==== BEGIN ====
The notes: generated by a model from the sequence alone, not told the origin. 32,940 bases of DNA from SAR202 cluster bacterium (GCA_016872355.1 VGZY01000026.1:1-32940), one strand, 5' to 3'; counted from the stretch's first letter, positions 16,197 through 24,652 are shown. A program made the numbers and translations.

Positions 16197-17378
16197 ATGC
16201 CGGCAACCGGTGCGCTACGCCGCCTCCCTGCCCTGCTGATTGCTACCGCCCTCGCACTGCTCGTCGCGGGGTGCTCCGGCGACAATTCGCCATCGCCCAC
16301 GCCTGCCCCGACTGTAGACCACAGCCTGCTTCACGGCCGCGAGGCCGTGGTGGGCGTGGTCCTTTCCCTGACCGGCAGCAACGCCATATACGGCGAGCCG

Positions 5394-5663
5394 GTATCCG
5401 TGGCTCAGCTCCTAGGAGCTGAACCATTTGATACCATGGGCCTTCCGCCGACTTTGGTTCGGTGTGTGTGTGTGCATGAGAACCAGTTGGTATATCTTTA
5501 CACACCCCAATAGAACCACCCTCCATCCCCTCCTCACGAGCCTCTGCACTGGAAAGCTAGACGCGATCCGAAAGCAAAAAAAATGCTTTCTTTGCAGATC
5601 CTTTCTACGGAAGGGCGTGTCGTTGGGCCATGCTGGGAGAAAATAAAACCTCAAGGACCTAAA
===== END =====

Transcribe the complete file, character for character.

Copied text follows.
The notes: generated by a model from the sequence alone, not told the origin. 32,940 bases of DNA from SAR202 cluster bacterium (GCA_016872355.1 VGZY01000026.1:1-32940), one strand, 5' to 3'; counted from the stretch's first letter, positions 16,197 through 24,652 are shown. A program made the numbers and translations.

Positions 16197-17378
16197 ATGC
16201 CGGCAACCGGTGCGCTACGCCGCCTCCCTGCCCTGCTGATTGCTACCGCCCTCGCACTGCTCGTCGCGGGGTGCTCCGGCGACAATTCGCCATCGCCCAC
16301 GCCTGCCCCGACTGTAGACCACAGCCTGCTTCACGGCCGCGAGGCCGTGGTGGGCGTGGTCCTTTCCCTGACCGGCAGCAACGCCATATACGGCGAGCCG

Positions 5394-5663
5394 GTATCCG
5401 TGGCTCAGCTCCTAGGAGCTGAACCATTTGATACCATGGGCCTTCCGCCGACTTTGGTTCGGTGTGTGTGTGTGCATGAGAACCAGTTGGTATATCTTTA
5501 CACACCCCAATAGAACCACCCTCCATCCCCTCCTCACGAGCCTCTGCACTGGAAAGCTAGACGCGATCCGAAAGCAAAAAAAATGCTTTCTTTGCAGATC
5601 CTTTCTACGGAAGGGCGTGTCGTTGGGCCATGCTGGGAGAAAATAAAACCTCAAGGACCTAAA